A completely isolated neutral conducting sphere of radius $R$ is kept such that its center is at a distance of $r\left(>R\right)$ from a point charge $+Q$.

How can I find the force of interaction of the induced charges and the point charge, or at least the energy? I can't use "method of images" because the sphere is not grounded.

Note: The actual question has a sphere already charged with $+Q$ charge and it asks for the $r$ at which the point charge is in equilibrium. I thought of breaking the force down into a superposition of two forces, one from the $+Q$ of sphere and the other from the induced charges. If there is some other way to solve this, I would like to know that too.

  • $\begingroup$ You can always solve the Laplace equation in spherical co-ordinates(using Legendre polynomials,etc).But even method of images will work.We have to use two image charges instead of one. $\endgroup$ Commented Jan 24, 2014 at 12:36

1 Answer 1


(Ah, a very old question which is not yet answered... and I don't find a duplicate answer, either, though the problem is very nice ...
the comment is point you there, and that the user "centralcharge" has edited the question is amazingly fitting, too :) but it's not yet elaborated)

Yes, you can use the method of images. Normally you are right, it requires the object to be grounded, but for a sphere there is a nice "trick".

You have to first find an image, that would make the potential on the sphere zero. How to do this is apparently clear to you. This would solve the grounded case.
But there is no requirement for the potential to be zero. It has just to be equal on the sphere. And this requirement is not violated, if you put some charge in the center of the sphere. This central charge will just shift the potential on the sphere, but obviously not break spherical symmetry.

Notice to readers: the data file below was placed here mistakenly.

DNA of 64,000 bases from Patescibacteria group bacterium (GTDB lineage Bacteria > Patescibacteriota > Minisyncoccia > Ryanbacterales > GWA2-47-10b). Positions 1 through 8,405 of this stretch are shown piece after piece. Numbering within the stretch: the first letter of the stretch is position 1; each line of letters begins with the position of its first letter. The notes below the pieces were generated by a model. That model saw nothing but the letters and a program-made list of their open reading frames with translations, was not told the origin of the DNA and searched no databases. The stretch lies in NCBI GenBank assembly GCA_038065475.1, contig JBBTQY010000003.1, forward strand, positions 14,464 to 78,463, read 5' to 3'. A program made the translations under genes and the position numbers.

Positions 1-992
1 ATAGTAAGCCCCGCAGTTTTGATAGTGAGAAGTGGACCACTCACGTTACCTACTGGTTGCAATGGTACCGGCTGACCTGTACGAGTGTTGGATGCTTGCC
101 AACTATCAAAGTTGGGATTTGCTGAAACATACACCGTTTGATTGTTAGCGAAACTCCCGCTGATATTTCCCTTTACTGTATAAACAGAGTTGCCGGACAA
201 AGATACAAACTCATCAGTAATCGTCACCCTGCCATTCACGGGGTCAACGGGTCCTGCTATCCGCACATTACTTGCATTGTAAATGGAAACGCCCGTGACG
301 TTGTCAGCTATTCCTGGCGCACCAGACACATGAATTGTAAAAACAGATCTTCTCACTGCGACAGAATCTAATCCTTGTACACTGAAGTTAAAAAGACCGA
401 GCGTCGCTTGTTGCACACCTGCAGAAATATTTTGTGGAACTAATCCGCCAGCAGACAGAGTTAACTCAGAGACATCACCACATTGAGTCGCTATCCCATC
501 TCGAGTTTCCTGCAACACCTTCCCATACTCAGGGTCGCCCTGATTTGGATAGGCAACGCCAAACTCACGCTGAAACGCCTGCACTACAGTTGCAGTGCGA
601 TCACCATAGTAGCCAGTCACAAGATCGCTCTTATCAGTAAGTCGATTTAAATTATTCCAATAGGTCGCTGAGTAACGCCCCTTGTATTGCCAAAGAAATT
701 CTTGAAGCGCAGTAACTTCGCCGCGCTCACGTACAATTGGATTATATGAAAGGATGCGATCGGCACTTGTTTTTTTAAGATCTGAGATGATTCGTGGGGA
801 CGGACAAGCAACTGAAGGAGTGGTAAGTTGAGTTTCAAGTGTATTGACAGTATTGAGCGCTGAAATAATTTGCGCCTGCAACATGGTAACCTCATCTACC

Take the extra charge just as big as you need to adjust the right net charge. Then you have solved the problem for non-grounded sphere.

So now to your full problem: In what distance would the sphere with $+Q$ net charge and the point charge of $+Q$ be at equillibrium?

You can solve this with an quite complicated equation or just guess the solution and check. Let's guess the golden ratio: $r = \frac{\sqrt 5 + 1}{2}R$, and briefly check this:

I'll set the radius of the sphere and the charges to $1$. Now assume the outside charge has distance $\phi = \frac{\sqrt 5 + 1}{2}$ from the center of the sphere. Then the induced charge is $-1/\phi$ and it's distance from the center is $1/\phi$ too. The charge in the middle has to be $1+1/\phi$ for the net charge to be $1$
Now it holds $1/\phi = \phi-1$, that's why $\phi$ is nice. It follows:
The force between the outside charge and the induced charge: the distance is $1$, the product of charges is $1/\phi$, so the force is an attraction of $\frac{1/\phi}{1^2} = 1/\phi$.
The force between the outside charge and the central charge: the distance is $\phi$, the product of charges is $\phi$, so the force is a repulsion of $\frac\phi{\phi^2} = 1/\phi$.
The forces are equal, qed.

(...if you solve the equations you see, that this is indeed the only real solution greater than 1)

  • $\begingroup$ I learnt many methods of solving this question after two years of college :D Your answer is great! $\endgroup$
    – udiboy1209
    Commented Nov 28, 2016 at 18:44

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